> Ask a Question > Fix It Forum > Found out how to repair sash cord on Andersen Narrowline windows
Login | Register

Found out how to repair sash cord on Andersen Narrowline windows

Posted by sherer on November 18th, 2004 07:31 PM
In reply to Andersen Narrowline Double Hung Sash Cord Replacement by sherer on November 18th, 2004 02:38 PM [Go to top of thread]

24 of 24 people found this post helpful

After much experimenting, I found out how to repair the sash cords on Andersen Narrowline double hung windows, the ones with a spring box in the top sill (not the ones with hanging weights).

For those interested here are the steps:

1 - Get some sash cord. I used #24 braided nylon cord, it's the same size as the cord used by Andersen

2 - Go to:
and follow the instructions for removing the windows. You really have to pull on the plastic inserts on the left side of the window to get them out but they do come out. Don't be afraid to bend them, they won't break. Be sure to remove and tie off whatever sash cords you still have to something solid, otherwise they will spring loose with a snap as they slide out of the window lift point. They won't go anywhere but you won't want to be in the way.

3 - Remove the two top screws holding the top plastic insert and pull down. I could not get mine completely off but I did manage to pull it forward and down enough to get at the spring boxes in the top sill.

4 - Remove the two spring boxes. Each one is held in place by a single staple. Remove the staple and the box will come free (well, almost - on one side I had to pry it out - I found out later it was hung up on a protruding nailhead)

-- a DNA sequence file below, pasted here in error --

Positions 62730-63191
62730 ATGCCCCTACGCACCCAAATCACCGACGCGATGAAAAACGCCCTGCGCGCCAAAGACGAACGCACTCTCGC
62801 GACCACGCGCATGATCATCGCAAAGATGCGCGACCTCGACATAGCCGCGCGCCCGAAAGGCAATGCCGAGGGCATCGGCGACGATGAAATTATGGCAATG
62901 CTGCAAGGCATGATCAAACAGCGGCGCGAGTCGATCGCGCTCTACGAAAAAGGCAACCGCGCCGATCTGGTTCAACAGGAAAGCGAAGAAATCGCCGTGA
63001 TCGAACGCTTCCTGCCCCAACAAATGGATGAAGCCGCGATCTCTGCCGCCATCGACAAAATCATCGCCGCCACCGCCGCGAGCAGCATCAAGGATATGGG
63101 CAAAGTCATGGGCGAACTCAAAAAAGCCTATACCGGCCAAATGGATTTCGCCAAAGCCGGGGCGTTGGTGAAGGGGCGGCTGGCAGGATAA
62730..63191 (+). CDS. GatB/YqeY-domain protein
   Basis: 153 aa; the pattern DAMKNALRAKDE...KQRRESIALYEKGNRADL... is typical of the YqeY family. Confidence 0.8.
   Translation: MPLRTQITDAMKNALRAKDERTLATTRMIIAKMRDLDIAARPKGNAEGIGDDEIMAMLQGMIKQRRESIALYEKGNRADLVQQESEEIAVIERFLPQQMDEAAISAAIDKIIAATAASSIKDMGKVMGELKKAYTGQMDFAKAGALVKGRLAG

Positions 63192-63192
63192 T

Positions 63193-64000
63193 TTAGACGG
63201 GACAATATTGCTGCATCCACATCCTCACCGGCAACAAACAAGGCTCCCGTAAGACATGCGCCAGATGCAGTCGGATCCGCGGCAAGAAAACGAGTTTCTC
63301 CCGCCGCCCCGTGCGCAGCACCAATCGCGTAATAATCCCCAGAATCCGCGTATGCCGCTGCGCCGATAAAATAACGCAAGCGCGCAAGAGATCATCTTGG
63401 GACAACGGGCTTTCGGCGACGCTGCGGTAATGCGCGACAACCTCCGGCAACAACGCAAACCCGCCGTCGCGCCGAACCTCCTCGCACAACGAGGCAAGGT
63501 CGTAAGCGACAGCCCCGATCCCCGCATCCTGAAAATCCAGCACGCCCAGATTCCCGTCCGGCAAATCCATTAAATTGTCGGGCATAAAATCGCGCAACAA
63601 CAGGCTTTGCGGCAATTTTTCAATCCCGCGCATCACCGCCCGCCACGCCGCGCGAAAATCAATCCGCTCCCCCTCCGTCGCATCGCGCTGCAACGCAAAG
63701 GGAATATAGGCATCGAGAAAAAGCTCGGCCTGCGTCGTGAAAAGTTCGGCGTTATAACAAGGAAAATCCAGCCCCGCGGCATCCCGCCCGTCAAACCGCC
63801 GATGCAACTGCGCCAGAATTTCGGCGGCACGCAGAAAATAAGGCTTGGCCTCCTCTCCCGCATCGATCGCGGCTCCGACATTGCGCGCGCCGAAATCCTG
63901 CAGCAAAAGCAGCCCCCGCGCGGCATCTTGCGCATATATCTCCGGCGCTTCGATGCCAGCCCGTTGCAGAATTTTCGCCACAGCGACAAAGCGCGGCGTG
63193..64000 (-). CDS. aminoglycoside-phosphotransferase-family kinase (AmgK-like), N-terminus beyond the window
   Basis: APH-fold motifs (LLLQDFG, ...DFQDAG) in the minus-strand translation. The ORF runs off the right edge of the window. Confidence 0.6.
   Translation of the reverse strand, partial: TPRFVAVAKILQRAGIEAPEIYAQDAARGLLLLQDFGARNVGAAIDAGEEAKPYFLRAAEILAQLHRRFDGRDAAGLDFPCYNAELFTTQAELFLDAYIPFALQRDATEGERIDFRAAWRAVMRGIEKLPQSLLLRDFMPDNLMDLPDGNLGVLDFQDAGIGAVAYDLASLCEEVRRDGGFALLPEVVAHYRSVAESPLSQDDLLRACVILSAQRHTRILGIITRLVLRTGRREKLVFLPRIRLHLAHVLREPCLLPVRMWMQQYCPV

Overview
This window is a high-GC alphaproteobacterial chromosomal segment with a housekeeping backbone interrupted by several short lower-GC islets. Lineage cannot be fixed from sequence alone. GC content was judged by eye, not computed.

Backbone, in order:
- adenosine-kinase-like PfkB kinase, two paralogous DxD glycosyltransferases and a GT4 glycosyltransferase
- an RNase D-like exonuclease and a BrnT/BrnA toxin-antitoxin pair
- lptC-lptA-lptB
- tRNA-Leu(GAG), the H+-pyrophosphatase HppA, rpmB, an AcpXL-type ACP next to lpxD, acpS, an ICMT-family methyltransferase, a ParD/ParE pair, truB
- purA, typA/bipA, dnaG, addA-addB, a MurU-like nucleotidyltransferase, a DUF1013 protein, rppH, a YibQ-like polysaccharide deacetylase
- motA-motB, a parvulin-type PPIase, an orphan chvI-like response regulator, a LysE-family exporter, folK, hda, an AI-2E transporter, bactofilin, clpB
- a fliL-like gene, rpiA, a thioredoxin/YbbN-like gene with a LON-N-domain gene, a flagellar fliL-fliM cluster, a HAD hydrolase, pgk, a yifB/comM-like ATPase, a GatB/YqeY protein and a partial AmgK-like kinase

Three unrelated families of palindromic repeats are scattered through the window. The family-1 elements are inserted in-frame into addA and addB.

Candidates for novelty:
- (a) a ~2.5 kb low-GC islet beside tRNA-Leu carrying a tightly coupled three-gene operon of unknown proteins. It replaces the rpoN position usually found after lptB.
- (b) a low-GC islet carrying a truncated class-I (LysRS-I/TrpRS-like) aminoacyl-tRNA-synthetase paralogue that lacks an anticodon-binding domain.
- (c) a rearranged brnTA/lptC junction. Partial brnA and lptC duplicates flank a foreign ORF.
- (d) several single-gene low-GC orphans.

5 - Here you have a choice. You can either buy spring box kits from your local hardward outlet (Home Depot) or take the spring box apart and restring it. I did the latter. They require a little prying and then they finally come apart with a pop. They are held together by the two posts supporting the springs. On one side the posts are wedged. If you "unwedge" them with a pair of pliers, they come apart more easily. On the other side, the posts are firmly attached so the springs won't pop off accidently.

6 - Restringing is a little tricky since you're dealing with a pretty powerful spring but it can be done if you're careful. Measure the length of the old cords (mine were 33 inches for the bottom sash) and affix one end to the spring spool with a knot and work it into the slot. The other end goes through the outlet of the spring box and then to the white plastic slug with a hole through it. Thread it through the hole and then tie a knot. The knot is bigger than the hole and will keep it from slipping out.

7 - The real tricky part is loading the spring. I used a bench vice to hold the plastic slug, vice grips to hold the spring between pulls and wrapped the string around the spring spool, pulled it out, clamped the spool (so it wouldn't unwind), rewrapped the string around the spool and pulled a second time, rewrapped again and was done. Pull the cord out all the way to be sure you haven't overdone things since you need enough cord for the window to full descend.

I then put everything back together in reverse order and the winddow works fine. Now just 10 more windows to go, ugh!!

Was this post helpful? Yes: or No:

Topic History:

Topic Follow-ups:

About  | FAQ  | Contact  | Sitemap  | Privacy Policy  | Terms of Use  | Help

© 2017 Renovate Your World LLC